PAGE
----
Cover Story Current Issue

The year 2021 marks the 100th year of the discovery of insulin, one of the most important discoveries in the history of medical science—in terms of its lasting impact on hundreds of millions of people worldwide and in the development of medical science. This special issue of Molecular Metabolism takes us through the journey over this remarkable century and highlights several aspects of this discovery and its impact – both in diabetes and medical science – in a much broader way.

C. Ronald Kahn

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Current Issue

Insulin action at a molecular level – 100 years of progress

Morris F. White, C. Ronald Kahn

The discovery of insulin 100 years ago and its application to the treatment of human disease in the years since have marked a major turning point in the history of medicine. The availability of purified insulin allowed for the establishment of its physiological role in the regulation of blood glucose and ketones, the determination of its amino acid sequence, and the solving of its structure. Over the last 50 years, the function of insulin has been applied into the discovery of the insulin receptor and its signaling cascade to reveal the role of impaired insulin signaling—or resistance—in the progression of type 2 diabetes. It has also become clear that insulin signaling can impact not only classical insulin-sensitive tissues, but all tissues of the body, and that in many of these tissues the insulin signaling cascade regulates unexpected physiological functions. Despite these remarkable advances, much remains to be learned about both insulin signaling and how to use this molecular knowledge to advance the treatment of type 2 diabetes and other insulin-resistant states.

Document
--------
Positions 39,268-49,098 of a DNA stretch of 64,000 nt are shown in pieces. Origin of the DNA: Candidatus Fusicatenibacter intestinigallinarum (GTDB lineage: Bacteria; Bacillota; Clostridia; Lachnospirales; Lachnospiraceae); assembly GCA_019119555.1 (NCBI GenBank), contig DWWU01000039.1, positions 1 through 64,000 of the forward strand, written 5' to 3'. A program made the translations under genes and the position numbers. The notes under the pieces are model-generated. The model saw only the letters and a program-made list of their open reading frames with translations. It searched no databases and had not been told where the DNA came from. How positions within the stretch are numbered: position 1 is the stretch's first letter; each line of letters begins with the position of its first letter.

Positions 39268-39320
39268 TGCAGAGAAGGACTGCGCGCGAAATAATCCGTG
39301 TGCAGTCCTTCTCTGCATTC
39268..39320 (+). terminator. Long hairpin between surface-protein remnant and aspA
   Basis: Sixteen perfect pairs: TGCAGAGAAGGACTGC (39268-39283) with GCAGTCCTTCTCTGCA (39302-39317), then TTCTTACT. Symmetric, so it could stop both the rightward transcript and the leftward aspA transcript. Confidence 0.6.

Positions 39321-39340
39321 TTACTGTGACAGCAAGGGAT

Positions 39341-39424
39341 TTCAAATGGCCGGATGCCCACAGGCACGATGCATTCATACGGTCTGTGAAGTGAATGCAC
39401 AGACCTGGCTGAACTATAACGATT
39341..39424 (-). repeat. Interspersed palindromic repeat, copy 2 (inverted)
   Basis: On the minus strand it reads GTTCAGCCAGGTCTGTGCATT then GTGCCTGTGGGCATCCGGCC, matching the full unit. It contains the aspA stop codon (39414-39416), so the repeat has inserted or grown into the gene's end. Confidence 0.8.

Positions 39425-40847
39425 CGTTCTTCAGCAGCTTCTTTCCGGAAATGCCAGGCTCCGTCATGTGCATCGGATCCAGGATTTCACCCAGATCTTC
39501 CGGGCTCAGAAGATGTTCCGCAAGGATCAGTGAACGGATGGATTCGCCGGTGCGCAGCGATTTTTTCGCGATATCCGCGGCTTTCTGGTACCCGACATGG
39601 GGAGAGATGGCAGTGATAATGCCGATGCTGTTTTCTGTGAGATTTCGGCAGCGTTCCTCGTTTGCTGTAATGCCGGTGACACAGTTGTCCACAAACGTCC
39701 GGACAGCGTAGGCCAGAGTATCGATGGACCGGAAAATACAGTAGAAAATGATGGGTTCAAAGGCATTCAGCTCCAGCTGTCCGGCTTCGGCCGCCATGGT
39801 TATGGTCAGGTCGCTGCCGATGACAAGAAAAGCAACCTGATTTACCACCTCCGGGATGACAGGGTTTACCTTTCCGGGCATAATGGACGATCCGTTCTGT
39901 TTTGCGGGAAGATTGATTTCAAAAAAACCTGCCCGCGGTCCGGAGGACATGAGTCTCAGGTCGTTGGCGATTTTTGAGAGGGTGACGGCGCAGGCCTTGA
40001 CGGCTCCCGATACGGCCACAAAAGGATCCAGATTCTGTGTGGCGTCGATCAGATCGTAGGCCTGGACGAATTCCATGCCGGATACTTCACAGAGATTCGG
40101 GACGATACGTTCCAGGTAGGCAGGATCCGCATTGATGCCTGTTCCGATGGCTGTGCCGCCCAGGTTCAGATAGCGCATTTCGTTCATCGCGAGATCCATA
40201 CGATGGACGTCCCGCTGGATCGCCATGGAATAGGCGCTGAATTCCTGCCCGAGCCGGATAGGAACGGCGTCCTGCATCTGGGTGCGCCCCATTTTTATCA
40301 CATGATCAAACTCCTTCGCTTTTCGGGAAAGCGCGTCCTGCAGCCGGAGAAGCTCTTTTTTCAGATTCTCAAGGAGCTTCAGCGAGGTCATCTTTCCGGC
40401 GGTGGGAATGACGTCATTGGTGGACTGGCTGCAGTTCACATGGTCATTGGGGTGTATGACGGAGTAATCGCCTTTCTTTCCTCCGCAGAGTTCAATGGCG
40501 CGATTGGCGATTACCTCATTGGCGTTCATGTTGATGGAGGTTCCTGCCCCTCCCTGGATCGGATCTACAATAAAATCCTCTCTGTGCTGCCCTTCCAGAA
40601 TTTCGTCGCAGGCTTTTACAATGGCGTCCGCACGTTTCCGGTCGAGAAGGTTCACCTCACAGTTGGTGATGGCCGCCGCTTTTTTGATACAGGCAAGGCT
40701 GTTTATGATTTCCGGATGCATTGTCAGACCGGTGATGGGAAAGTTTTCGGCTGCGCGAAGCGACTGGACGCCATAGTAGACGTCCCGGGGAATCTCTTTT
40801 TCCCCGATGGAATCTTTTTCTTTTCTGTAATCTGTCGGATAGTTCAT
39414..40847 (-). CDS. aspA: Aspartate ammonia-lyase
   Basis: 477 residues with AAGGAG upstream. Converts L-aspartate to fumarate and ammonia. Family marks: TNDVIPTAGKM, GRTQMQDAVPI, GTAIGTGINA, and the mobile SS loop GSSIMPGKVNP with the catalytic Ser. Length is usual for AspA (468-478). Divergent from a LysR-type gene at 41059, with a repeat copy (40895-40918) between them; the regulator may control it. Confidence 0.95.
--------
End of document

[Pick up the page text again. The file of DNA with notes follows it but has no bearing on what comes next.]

Insulin action at a molecular level – 100 years of progress

Morris F. White, C. Ronald Kahn

The discovery of insulin 100 years ago and its application to the treatment of human disease in the years since have marked a major turning point in the history of medicine. The availability of purified insulin allowed for the establishment of its physiological role in the regulation of blood glucose and ketones, the determination of its amino acid sequence, and the solving of its structure. Over the last 50 years, the function of insulin has been applied into the discovery of the insulin receptor and its signaling cascade to reveal the role of impaired insulin signaling—or resistance—in the progression of type 2 diabetes. It has also become clear that insulin signaling can impact not only classical insulin-sensitive tissues, but all tissues of the body, and that in many of these tissues the insulin signaling cascade regulates unexpected physiological functions. Despite these remarkable advances, much remains to be learned about both insulin signaling and how to use this molecular knowledge to advance the treatment of type 2 diabetes and other insulin-resistant states.

 

2020 impact factor: 7.4

The 60 Second Metabolist

In this section authors briefly report on their work recently published in Molecular Metabolism.

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